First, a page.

We Need to Have a Purpose
I just finished reading a newly published book, and I want to write about it because it had a powerful impact on me and its theme ties in appropriately with my previous blog articles, Transitions – Why are Life’s Changes so Difficult? and Time, Energy, and Creativity.
Solving for Why, A Surgeon’s Journey to Discover the Transformative Power of Purpose, by Dr. Mark G. Shrime, MD, PhD, is the autobiographical story about Mark Shrime’s long and difficult search for his special purpose in life. He writes with honesty, humility, self-deprecation, humor, and well sourced facts. (My usual disclaimer: I neither know the author nor do I have any interest in the sales of this book.)
Mark Shrime’s father, born in Lebanon, moved to the United States to escape a dangerous political environment, religious persecution, and to continue his education. On a trip back to Lebanon, he met a woman who would become his wife and Mark Shrime’s mother. After surviving a terrifying incident at a militia check point, Mark’s father decided to move the family to the United States permanently.
This Lebanese family settled in Texas where the parents managed the uneasy balance for their immigrant children including homeschooled Arabic and French lessons with a strong push to assimilate with their fellow Texans while speaking perfect English.
Mark Shrime’s parents told him that he had three choices:
- Be a doctor
- Be a lawyer
- Be a failure
Imagine that kind of pressure! Mark Shrime chose option 1: be a doctor. But, as he describes in his book, he NEVER wanted to be a doctor. He admits he was a mediocre student who wanted—more than anything—to play guitar in a rock and roll band. Guitarist wasn’t on the list unfortunately. He went on to think he might like to be a philosopher. Later, he wanted to be a missionary. After he dismissed the previous vocations, he was certain that linguistics would be his ticket to success. Finally, knowing his position as firstborn son of an immigrant family, he chose doctor. He couldn’t let his family down.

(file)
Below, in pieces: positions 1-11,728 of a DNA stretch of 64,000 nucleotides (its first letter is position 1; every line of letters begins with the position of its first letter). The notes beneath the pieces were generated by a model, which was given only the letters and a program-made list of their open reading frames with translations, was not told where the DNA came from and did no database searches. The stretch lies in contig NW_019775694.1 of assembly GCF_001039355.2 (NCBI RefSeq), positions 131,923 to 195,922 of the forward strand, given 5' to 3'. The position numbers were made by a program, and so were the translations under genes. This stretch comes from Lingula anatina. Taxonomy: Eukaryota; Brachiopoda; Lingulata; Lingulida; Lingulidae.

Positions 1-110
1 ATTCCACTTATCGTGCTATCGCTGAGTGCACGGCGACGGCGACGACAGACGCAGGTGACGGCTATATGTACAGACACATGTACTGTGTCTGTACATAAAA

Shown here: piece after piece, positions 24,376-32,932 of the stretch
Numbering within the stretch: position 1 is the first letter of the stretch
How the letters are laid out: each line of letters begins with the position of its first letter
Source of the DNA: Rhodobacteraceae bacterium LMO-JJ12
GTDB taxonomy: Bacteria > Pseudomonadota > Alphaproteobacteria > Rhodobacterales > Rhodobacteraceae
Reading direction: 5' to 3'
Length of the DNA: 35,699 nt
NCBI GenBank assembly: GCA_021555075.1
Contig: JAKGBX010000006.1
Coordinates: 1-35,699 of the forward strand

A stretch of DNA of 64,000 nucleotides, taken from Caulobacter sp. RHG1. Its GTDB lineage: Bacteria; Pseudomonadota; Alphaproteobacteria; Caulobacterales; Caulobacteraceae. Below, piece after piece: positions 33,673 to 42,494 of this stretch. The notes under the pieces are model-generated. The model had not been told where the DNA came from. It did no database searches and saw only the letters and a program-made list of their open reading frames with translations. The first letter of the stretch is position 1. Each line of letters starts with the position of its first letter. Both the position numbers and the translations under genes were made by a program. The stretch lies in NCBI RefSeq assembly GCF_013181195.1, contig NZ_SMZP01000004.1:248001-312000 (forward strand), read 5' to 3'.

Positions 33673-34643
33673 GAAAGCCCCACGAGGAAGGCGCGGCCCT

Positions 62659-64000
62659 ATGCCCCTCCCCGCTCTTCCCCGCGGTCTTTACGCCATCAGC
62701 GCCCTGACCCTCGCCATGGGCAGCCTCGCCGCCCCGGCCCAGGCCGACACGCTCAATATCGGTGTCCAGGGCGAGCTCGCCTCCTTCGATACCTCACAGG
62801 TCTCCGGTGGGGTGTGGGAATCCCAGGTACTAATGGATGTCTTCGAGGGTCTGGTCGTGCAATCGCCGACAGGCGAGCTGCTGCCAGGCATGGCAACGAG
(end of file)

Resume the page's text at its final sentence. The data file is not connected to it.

Mark Shrime would become a doctor for respect, good pay, enjoying a lifestyle that a physician’s salary could provide, and—most importantly—please his family.
Medical school was a long and tortuous experience for Mark Shrime. He battled his conflicting motivations: 1) graduate and get on with this respectable career, 2) find an escape. He admits to dabbling in self-sabotage. He actually looked for ways to get kicked out of med school! And, when that didn’t work, he took yearlong breaks to travel. He went all over the world, always looking, searching, contemplating. Why was he battling himself so fiercely?
He formed a notion that people get on a moving sidewalk and cannot get off. They move along, saying to themselves: this is fine, my job isn’t that bad, it pays well, I’m supporting my family…so why are they so unhappy? Mark Shrime believes people on moving sidewalks are unhappy because they haven’t found their purpose. What do they love? What makes them feel alive? How can they best use their talents and get paid?